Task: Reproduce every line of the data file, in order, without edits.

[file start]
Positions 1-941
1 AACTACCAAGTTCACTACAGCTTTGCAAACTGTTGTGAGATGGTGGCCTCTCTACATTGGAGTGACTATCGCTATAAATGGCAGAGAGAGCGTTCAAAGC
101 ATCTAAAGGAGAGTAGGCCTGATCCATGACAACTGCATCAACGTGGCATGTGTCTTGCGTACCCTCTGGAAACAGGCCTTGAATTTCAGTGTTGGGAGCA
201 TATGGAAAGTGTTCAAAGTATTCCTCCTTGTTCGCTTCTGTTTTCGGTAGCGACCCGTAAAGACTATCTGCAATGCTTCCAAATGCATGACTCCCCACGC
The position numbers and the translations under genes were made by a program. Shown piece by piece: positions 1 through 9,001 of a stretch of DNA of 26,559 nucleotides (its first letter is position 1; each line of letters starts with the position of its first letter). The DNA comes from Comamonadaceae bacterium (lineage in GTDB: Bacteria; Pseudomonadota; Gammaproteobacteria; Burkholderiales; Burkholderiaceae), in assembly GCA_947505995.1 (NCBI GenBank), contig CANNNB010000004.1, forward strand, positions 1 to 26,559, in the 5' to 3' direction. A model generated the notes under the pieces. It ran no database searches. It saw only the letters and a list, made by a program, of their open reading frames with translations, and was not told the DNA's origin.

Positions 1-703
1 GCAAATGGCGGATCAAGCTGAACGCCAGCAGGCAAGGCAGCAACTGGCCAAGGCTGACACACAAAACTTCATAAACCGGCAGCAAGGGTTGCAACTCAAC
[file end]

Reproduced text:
Positions 1-941
1 AACTACCAAGTTCACTACAGCTTTGCAAACTGTTGTGAGATGGTGGCCTCTCTACATTGGAGTGACTATCGCTATAAATGGCAGAGAGAGCGTTCAAAGC
101 ATCTAAAGGAGAGTAGGCCTGATCCATGACAACTGCATCAACGTGGCATGTGTCTTGCGTACCCTCTGGAAACAGGCCTTGAATTTCAGTGTTGGGAGCA
201 TATGGAAAGTGTTCAAAGTATTCCTCCTTGTTCGCTTCTGTTTTCGGTAGCGACCCGTAAAGACTATCTGCAATGCTTCCAAATGCATGACTCCCCACGC
The position numbers and the translations under genes were made by a program. Shown piece by piece: positions 1 through 9,001 of a stretch of DNA of 26,559 nucleotides (its first letter is position 1; each line of letters starts with the position of its first letter). The DNA comes from Comamonadaceae bacterium (lineage in GTDB: Bacteria; Pseudomonadota; Gammaproteobacteria; Burkholderiales; Burkholderiaceae), in assembly GCA_947505995.1 (NCBI GenBank), contig CANNNB010000004.1, forward strand, positions 1 to 26,559, in the 5' to 3' direction. A model generated the notes under the pieces. It ran no database searches. It saw only the letters and a list, made by a program, of their open reading frames with translations, and was not told the DNA's origin.

Positions 1-703
1 GCAAATGGCGGATCAAGCTGAACGCCAGCAGGCAAGGCAGCAACTGGCCAAGGCTGACACACAAAACTTCATAAACCGGCAGCAAGGGTTGCAACTCAAC